Lighthouse

29 01 2008

People have romantic notions of lighthouses–their spare-as-a-bone-ness and white isolation drawing loners; their beacons, their reaching-out compelling romantics; their literary associations stirring poets. I never much liked them. Too disruptive. Too deliberate and showy. I spent my childhood summers on a foggy stretch of the Maine coast, away from the human world–no telephone, no television, no neighbors– a place where no lighthouse flicked its rays, but where a deep-throated, invisible foghorn on the far point sang plaintive harmonies with the mesmerizing gray. A child with a fiery imagination, I would fall asleep lulled by those thick melodies, cushioned, in-between, weightless.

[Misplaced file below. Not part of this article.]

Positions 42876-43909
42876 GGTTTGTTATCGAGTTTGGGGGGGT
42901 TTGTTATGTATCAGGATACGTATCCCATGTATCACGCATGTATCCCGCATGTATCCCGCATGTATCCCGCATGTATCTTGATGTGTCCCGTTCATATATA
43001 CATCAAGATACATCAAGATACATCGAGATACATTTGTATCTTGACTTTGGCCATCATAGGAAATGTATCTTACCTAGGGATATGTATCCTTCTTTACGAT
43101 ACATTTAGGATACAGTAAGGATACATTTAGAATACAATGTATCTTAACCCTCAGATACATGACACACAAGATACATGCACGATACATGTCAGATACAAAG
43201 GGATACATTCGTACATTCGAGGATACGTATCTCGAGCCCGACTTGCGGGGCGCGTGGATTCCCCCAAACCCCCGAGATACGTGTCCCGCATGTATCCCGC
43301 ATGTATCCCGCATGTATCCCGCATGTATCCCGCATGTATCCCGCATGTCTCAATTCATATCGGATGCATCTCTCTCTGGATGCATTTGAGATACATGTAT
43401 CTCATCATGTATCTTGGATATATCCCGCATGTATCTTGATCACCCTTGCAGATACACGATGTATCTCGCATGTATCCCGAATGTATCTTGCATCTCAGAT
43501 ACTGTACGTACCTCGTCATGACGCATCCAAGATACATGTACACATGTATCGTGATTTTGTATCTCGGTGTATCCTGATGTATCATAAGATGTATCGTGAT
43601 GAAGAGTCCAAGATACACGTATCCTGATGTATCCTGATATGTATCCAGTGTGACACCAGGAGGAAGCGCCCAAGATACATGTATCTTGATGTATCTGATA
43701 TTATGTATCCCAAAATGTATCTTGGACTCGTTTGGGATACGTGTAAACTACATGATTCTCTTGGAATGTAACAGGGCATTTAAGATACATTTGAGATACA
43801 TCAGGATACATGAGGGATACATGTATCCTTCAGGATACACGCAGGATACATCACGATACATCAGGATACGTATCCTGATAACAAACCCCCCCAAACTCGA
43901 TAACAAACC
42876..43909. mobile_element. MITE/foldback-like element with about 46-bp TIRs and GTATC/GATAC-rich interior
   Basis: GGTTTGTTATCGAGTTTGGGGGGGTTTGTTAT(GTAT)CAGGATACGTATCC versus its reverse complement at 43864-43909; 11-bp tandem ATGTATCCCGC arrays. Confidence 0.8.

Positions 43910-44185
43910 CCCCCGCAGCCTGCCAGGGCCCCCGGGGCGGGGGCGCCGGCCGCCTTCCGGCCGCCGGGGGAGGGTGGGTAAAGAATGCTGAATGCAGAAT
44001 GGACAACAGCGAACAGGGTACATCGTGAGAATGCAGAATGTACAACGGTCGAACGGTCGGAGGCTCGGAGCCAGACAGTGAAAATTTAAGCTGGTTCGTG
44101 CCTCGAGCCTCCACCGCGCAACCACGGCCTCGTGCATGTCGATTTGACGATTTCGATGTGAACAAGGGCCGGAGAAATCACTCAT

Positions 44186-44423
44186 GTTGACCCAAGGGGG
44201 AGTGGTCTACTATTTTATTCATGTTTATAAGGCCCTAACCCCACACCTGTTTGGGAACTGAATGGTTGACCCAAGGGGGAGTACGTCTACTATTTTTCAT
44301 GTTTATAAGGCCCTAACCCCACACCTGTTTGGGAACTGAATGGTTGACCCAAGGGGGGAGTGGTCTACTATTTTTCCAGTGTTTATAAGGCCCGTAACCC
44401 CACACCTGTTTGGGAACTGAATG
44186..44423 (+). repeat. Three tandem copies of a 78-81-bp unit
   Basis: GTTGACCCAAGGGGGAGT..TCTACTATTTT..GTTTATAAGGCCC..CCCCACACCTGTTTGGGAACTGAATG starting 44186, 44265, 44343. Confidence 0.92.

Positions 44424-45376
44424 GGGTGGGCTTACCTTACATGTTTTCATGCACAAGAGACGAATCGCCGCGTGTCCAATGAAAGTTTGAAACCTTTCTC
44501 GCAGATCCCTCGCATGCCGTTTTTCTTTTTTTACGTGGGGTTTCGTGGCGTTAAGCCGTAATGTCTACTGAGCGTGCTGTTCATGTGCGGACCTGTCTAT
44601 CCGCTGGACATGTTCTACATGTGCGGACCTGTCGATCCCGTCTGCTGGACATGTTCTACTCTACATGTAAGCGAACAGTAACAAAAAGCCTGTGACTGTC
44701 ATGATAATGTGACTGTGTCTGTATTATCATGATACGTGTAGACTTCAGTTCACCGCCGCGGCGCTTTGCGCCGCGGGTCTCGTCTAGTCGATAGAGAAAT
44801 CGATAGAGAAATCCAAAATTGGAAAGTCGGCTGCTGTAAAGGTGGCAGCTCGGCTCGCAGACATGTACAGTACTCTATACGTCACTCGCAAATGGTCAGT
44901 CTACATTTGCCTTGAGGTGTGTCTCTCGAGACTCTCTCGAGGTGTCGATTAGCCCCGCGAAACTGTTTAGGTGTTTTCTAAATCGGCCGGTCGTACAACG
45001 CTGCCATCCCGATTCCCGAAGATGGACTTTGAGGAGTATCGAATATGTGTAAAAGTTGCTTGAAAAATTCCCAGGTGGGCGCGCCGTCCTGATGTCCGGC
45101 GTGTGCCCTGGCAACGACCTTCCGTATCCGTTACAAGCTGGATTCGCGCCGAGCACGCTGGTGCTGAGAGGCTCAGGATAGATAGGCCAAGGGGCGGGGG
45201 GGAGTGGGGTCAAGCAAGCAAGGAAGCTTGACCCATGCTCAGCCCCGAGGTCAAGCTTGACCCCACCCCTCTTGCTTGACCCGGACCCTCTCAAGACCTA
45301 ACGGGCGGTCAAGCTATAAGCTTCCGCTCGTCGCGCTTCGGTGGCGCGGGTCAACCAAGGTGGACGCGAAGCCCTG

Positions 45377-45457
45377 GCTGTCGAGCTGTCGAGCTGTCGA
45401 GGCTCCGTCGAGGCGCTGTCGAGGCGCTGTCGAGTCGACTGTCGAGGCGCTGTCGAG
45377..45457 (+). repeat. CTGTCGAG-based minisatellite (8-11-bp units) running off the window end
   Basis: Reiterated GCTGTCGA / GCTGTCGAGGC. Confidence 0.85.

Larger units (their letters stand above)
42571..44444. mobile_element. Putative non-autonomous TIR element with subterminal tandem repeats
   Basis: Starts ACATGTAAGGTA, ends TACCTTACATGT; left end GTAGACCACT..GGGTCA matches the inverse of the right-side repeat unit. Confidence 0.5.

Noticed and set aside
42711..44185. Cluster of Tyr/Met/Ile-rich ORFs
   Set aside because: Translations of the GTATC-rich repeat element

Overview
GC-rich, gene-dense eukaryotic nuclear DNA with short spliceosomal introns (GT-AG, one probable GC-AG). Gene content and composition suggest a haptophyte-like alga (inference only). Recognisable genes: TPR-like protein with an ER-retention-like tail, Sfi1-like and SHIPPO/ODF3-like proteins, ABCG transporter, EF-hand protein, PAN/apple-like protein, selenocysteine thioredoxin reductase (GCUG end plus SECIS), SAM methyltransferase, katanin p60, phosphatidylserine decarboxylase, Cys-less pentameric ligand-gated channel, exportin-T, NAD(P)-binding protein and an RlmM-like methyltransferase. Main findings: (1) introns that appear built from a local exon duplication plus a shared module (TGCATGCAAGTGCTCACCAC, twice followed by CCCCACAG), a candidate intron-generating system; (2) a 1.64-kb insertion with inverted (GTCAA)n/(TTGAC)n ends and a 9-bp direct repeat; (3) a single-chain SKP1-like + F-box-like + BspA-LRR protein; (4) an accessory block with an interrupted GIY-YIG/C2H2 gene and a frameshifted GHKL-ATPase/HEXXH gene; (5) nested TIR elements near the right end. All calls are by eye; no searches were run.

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2 responses

29 01 2008
Cloe

Because I spent a lot of time in Maine (during the Maine Coast Semester and the summer after), this piece completely evokes a vivid gray that I will forever associate with Maine. I also really like the last word “weightless”—it feels like fog.

31 01 2008
bgexperiments

Thanks, Cloe, for reading–you have to love thick gray dampness to love the coast of Maine. We never get that kind of deep fog in Vermont, and I miss it!

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